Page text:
Shortly after visiting the Grand Canyon we took another long tour out into the Nevada countryside. This time, we were headed just a little West of Vegas to a place called “Red Rock Canyon”. As the name suggests, Red Rock is known for its colourful rock formations. The image on the right was taken by Sarah and it has to be one of my favourites. It’s not just because it shows my best side, either. I love how the red, green, yellow, brown, blue and white all draw your eye out to the vast expanse of countryside. This place was just as formidably beautiful, if not as breathtaking as the Grand Canyon.
Perhaps the most interesting part of the journey was the Calico Hills. These hills are actually petrified (or lithified) sand dunes or what’s commonly known as Aztec Sandstone. The image on the left shows one such outcropping. This sandstone owes its vibrant red and orange colours to oxidation (literally rust) that occurred over 250 million years ago (in the Mesozoic era). 180 million years ago these rock formations used to actually be free-flowing sand dunes. How did they turn to stone you ask?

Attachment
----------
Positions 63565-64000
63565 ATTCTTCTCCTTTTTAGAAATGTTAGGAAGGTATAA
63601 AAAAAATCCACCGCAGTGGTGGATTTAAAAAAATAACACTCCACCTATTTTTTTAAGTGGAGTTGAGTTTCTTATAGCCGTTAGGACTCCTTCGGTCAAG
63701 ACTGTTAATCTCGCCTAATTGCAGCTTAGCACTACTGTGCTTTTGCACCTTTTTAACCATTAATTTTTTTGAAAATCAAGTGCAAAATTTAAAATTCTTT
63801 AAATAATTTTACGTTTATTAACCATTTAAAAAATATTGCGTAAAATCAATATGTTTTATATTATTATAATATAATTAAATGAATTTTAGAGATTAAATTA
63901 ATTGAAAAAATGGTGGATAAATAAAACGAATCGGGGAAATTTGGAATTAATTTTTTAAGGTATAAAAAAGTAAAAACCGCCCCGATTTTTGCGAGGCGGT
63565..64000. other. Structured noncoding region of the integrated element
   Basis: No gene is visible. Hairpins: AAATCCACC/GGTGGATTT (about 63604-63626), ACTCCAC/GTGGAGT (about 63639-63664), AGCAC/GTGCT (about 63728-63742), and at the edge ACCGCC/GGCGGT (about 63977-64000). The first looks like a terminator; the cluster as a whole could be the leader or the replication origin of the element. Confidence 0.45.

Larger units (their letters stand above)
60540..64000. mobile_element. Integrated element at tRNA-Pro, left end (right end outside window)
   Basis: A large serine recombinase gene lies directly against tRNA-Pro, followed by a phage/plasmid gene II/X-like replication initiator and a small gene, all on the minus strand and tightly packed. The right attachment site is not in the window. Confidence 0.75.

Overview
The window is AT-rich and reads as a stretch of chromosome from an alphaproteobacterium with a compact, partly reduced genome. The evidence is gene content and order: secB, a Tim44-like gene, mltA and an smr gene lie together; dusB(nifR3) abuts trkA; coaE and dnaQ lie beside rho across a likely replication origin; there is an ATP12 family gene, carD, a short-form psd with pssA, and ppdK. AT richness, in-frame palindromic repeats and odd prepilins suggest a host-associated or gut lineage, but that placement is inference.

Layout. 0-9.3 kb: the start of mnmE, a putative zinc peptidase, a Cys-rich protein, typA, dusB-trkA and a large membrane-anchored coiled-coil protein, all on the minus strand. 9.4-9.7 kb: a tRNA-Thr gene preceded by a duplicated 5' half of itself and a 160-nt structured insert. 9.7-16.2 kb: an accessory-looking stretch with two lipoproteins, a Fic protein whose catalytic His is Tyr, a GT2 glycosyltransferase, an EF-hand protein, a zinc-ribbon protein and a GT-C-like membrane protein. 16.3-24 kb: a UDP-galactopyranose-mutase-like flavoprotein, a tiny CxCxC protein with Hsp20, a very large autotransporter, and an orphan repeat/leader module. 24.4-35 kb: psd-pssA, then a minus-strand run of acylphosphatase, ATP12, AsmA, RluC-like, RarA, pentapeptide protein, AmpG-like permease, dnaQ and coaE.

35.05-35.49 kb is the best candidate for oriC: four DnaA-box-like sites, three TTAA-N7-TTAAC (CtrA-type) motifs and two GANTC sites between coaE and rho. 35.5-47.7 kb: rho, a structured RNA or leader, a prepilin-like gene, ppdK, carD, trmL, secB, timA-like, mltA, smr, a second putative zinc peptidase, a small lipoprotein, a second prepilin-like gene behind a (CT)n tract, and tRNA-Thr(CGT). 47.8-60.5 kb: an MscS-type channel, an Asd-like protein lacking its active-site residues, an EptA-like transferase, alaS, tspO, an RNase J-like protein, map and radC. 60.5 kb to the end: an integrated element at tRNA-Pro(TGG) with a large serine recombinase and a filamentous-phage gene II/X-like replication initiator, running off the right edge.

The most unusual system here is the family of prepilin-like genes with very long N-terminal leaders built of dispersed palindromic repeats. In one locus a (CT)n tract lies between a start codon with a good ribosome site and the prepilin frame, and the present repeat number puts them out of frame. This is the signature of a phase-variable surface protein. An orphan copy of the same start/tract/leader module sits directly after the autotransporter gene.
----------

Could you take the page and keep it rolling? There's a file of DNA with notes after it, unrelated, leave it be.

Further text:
My understanding is that sand dunes behave in much the same way as water. They “flow” albeit slowly and they can leave a “sediment” behind. Over the millennia, the crushing weight of the sand dune itself can fossilize (or lithify) the sand underneath. The direction the dune was traveling and the way in which the layers are deposited by the wind all have a bearing on the formations. The image to the right shows the beautiful strata in some of this sandstone rock.
The Calico Hills can only really be appretiated as a panorama. See my Calico Hills Panorama here.
West of the hills is the canyon itself. We stood at the foot of the surrounding mountains, looking East towards the Vegas basin. Technically, the canyon forms part of the Mohave desert, so it’s quite barren with just a few Joshua trees and other desert-like shrubbery.